Mission To Mars – How The Island Played Its Part

Mars Rover

On 6th August 2012 the NASA explorer vehicle Curiosity touched down on the surface of Mars, its mission; to analyse the surface of the planet, look for water and study the Martian climate. Yesterday it was revealed the vital role the Isle of Wight played in the venture.

Planning for the mission had taken over eight years, and The Candy Press can now reveal that in the summer of 2008 a prototype of the rover arrived on the Island for extensive testing. The Martian landscape is an inhospitable environment, and it was vital that Curiosity would survive intact – as project leader Chuck Dover explained; “If something goes wrong with the vehicle we can’t simply call out the AA.”

Island roads proved the ideal testing ground. Deep ruts, cracks in the road surface, giant potholes and patches of loose gravel accurately mirror the worst of conditions on the red planet. Mr Dover said that Curiosity was tested to its limits and beyond.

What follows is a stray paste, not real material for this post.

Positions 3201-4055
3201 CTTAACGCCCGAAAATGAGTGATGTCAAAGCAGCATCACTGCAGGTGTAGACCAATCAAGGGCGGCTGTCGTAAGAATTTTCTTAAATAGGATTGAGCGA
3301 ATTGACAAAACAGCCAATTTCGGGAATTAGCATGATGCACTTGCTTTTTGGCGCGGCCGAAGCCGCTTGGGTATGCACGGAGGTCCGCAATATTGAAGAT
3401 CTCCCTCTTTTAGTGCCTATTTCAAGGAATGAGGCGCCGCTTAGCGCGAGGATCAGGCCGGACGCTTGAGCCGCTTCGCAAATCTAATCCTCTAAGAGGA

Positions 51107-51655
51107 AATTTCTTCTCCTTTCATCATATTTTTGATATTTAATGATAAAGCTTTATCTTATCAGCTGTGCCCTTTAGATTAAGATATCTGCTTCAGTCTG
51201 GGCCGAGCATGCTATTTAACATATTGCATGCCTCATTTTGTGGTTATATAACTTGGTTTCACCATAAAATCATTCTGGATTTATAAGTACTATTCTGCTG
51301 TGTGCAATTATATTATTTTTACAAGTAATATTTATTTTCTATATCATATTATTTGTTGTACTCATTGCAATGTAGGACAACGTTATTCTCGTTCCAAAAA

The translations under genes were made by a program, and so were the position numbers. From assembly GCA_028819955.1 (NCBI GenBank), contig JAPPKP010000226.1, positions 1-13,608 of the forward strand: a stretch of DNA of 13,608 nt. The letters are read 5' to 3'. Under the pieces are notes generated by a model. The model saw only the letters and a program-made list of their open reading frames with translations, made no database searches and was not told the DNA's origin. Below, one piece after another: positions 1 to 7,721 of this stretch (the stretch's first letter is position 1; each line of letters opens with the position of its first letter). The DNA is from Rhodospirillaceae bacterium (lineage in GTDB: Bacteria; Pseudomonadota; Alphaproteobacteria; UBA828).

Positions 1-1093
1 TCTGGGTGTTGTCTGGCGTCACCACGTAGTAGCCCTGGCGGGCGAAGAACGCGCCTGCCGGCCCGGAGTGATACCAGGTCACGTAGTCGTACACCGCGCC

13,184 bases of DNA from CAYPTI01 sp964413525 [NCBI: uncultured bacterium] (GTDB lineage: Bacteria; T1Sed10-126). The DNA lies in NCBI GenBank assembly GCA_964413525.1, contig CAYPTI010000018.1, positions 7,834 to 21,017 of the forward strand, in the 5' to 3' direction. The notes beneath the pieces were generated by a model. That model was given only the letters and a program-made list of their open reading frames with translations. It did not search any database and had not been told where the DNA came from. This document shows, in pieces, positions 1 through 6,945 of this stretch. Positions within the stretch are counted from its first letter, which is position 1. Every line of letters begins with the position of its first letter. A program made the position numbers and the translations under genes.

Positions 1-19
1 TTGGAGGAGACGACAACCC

“We suffered damaged wheel rims, dented undersides and various shock damage, all caused by the hostile conditions on Isle of Wight roads. The shocking state of the highways exceeded our expectations and allowed us to find weaknesses in our initial design.”

Modifications were made and a year later the improved version returned to the Island for final testing. This time around the vehicle was more than a match for our roads, even coping with the unexpected melting tarmac found that summer. Mr Dover said “The next time islanders look up at the night sky and wonder what is out there; I hope they feel proud of the contribution they have made to interplanetary exploration.”

As with much NASA technology, it is hoped that lessons learned will filter down to consumer products, opening up the possibility that cars available to the general public will also eventually be able to cope with the worst roads in the UK – even on the Isle of Wight.

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